Like Trisha, I first had to lose Torah to find it. Fifth year of Hebrew school, four days a week, and suddenly, the boys in my class were herded off to continue learning….and we girls were left behind to learn how to be a Jewish wife and mother, skills I didn’t need for another 20 years, if it can be said I ever mastered them in any way.
So, clearly, if Torah was going to be mine again, I was going to have to get it for myself. It took most of those 20 years. Because, although youth group, singing, song leading and family practice gave me something, it didn’t give me enough.
In college, I was a voice major at U of Iowa. Truly, singing was the only thing anyone ever told me I could do well. So, with a career choice that work around my eventual children, I set out to be a music teacher.
Vocal nodules got in the way. “You’ll never be a singer,” said the doctors and my voice teachers. I stubbornly continued. Nodules went away, then came back. “You’ll never be a singer,” they said again, “pick something else.” I had no idea what that would be. So I graduated knowing I’ll never be a singer.
My Hillel/town rabbi, Jeff Portman asked me to teach Sunday school. I did. I liked it. He said I was good at it. He said, “Come with me and some other teachers to a teachers’ conference in the Quad Cities.” I did. I decided to get a Masters in Jewish Education right then and there.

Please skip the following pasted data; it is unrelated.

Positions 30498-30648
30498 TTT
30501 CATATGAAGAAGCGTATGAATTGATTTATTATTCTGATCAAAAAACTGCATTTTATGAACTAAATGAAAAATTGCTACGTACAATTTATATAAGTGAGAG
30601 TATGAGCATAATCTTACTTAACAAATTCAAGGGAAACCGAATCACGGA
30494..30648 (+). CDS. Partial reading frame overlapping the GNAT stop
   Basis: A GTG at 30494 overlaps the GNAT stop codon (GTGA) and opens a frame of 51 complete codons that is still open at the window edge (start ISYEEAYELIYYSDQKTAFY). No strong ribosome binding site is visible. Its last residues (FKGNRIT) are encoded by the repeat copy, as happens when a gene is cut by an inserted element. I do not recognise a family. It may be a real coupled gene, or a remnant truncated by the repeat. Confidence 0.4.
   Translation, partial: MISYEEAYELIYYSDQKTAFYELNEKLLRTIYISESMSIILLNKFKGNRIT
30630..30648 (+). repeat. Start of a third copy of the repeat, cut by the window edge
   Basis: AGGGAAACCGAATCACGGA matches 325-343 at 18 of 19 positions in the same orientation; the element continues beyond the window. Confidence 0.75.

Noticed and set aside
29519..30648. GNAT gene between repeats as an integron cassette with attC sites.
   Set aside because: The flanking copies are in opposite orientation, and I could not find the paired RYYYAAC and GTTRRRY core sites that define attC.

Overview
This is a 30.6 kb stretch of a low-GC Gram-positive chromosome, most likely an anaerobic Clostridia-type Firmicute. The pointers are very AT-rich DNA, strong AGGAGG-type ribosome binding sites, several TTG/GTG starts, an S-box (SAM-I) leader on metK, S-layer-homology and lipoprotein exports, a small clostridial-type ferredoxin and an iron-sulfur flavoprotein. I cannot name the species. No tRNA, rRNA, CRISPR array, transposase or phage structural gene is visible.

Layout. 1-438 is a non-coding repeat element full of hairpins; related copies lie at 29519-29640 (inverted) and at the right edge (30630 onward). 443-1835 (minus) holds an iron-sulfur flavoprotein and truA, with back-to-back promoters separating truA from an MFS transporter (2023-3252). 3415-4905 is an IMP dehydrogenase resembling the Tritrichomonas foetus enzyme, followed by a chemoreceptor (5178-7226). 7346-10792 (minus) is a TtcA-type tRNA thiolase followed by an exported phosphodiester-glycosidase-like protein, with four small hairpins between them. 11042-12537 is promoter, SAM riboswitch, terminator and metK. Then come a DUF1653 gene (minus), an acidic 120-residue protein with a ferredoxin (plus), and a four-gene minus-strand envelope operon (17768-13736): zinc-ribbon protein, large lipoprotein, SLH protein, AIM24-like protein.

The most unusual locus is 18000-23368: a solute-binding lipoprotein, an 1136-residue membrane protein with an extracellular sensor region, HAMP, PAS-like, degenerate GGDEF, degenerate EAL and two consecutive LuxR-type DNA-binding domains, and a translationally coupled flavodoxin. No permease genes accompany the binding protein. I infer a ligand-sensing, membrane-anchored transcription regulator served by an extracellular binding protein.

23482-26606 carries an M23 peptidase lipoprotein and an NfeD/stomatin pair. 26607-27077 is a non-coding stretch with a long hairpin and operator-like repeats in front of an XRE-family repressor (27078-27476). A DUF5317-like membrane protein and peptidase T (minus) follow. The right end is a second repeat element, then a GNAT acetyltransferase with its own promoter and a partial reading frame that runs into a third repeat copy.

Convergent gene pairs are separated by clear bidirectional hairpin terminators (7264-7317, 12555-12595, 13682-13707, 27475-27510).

I had no hours in Jewish studies, much less a major or minor in it. Boldly, I applied for Spertus’ Masters program. And there I met David Weinstein z”l and Byron Sherwin and Rabbi Goldman z”l and Rachel Dulin. It took a while, but I soaked up as much as I could, and then they gave me a piece of paper. I couldn’t make a living. So I left for another 20 years. But I wanted to find a way back….and I did, through Peter Pitzele. Bibliodrama. The heavens open, the angels sang, and I was thunderstruck. Cosmic click.
Now I had Torah, it was mine to mine and share for years to come. And I haven’t looked back. By the way, I am a singer. They were all wrong in so many ways.
Let’s keep the conversation going: What is your story? Have you lost Torah? Found it? Explored it? And, Whose Torah Is It Anyway?